In the Matter of Aaron D. Frishberg, (admitted as Aaron David Frishberg), an attorney and counselor-at-law: Attorney Grievance Committee for the First Judicial Department, Petitioner, Aaron D. Frishberg, Respondent.
Disciplinary proceedings instituted by the Attorney Grievance
Committee for the First Judicial Department. Respondent,
Aaron D. Frishberg, was admitted to the Bar of the State of
New York at a Term of the Appellate Division of the Supreme
Court for the First Judicial Department on May 4, 1987.
Dopico, Chief Attorney, Attorney Grievance Committee, New
York (Norma I. Melendez, of counsel), for petitioner.
S. Hinds, Esq. for respondent.
Friedman, Justice Presiding, Dianne T. Renwick Richard T.
Andrias Anil C. Singh Peter H. Moulton, Justices.
Aaron D. Frishberg was admitted to the practice of law in the
State of New York by the First Judicial Department on May 4,
1987, under the name Aaron David Frishberg. At all times
relevant to this proceeding, respondent maintained an office
for the practice of law within the First Department.
2016, the Attorney Grievance Committee (Committee) brought
six charges against respondent. In January 2017, respondent
stipulated to four of the six charges, admitting that by
failing to comply with three deadlines for perfecting an
appeal he: failed to provide competent representation in
violation of New York Rules of Professional Conduct (RPC) (22
NYCRR 1200.0) rules 1.1(a); failed to act with reasonable
diligence and promptness in representing a client in
violation of 1.3(a); neglected a legal matter entrusted to
him in violation of 1.3(b); and engaged in other conduct that
adversely reflects on fitness as a lawyer in violation of
8.4(h). Respondent denied that he failed to keep a client
reasonably informed about the status of his case in violation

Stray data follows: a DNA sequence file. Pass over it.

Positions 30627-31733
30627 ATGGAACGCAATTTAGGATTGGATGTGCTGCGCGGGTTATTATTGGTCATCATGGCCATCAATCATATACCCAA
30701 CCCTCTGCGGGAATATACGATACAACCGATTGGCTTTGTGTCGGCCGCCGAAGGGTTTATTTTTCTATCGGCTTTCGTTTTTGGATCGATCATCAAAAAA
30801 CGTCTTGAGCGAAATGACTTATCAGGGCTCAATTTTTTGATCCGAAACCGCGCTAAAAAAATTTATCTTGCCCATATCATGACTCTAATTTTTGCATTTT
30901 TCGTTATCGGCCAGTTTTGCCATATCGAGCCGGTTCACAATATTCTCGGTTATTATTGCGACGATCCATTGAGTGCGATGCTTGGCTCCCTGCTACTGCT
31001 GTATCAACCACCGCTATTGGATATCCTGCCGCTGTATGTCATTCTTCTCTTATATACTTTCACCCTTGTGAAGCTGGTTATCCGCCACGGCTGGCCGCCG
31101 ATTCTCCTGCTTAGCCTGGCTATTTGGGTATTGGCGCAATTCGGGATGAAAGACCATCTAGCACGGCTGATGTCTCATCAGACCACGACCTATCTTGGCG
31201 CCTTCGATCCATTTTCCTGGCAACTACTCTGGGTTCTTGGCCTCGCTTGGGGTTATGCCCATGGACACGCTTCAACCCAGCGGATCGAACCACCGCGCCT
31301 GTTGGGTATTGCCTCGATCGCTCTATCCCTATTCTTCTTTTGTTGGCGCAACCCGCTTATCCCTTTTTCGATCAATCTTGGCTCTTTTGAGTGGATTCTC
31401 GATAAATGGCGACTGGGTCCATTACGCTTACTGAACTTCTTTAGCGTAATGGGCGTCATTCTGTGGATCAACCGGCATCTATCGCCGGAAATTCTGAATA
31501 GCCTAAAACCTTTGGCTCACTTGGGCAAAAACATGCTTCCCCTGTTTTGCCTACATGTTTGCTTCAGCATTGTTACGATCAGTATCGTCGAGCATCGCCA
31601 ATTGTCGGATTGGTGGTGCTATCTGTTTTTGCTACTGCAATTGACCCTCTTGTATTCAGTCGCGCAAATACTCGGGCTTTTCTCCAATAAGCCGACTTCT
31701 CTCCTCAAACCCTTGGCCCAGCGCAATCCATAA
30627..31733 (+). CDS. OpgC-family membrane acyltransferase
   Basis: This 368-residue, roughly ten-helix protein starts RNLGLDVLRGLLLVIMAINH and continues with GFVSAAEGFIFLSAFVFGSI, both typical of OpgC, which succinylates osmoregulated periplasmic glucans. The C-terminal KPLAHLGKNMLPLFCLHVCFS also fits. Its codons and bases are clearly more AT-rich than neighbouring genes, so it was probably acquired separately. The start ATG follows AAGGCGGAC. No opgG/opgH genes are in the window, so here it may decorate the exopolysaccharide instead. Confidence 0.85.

of RPC rule 1.4(a)(3) and failed to promptly comply with a
client's reasonable requests for information in violation
of rule 1.4(a)(4).
Committee seeks an order, pursuant to Judiciary Law §
90(2) and the Rules for Attorney Disciplinary Matters (22
NYCRR0 § 1240.8(b) and the Rules pf the Appellate
Division, First Department (22 NYCRR) 603.8-a(t)(4),
affirming the Referee's liability findings and suspending
respondent for no less than one year. For the reasons
explained below, we now affirm the Referee's report to
the extent of the liability findings and agree with the
Referee that respondent should be suspended from the practice
of law, but we impose a six-month suspension.
aforementioned disciplinary charges stem from
respondent's handling of the case of his client, LL a
35-year old college graduate. On May 8, 2006, LL retained
respondent to represent him in connection with a tort/civil
rights action. LL alleged that on May 27, 2005 his sister and
members of the New York City Police Department engineered his
seven-day long psychiatric commitment and detention when he
was not a danger to himself or others.
regard to these allegations, in May 2006, respondent
commenced an action in Supreme Court, New York County, which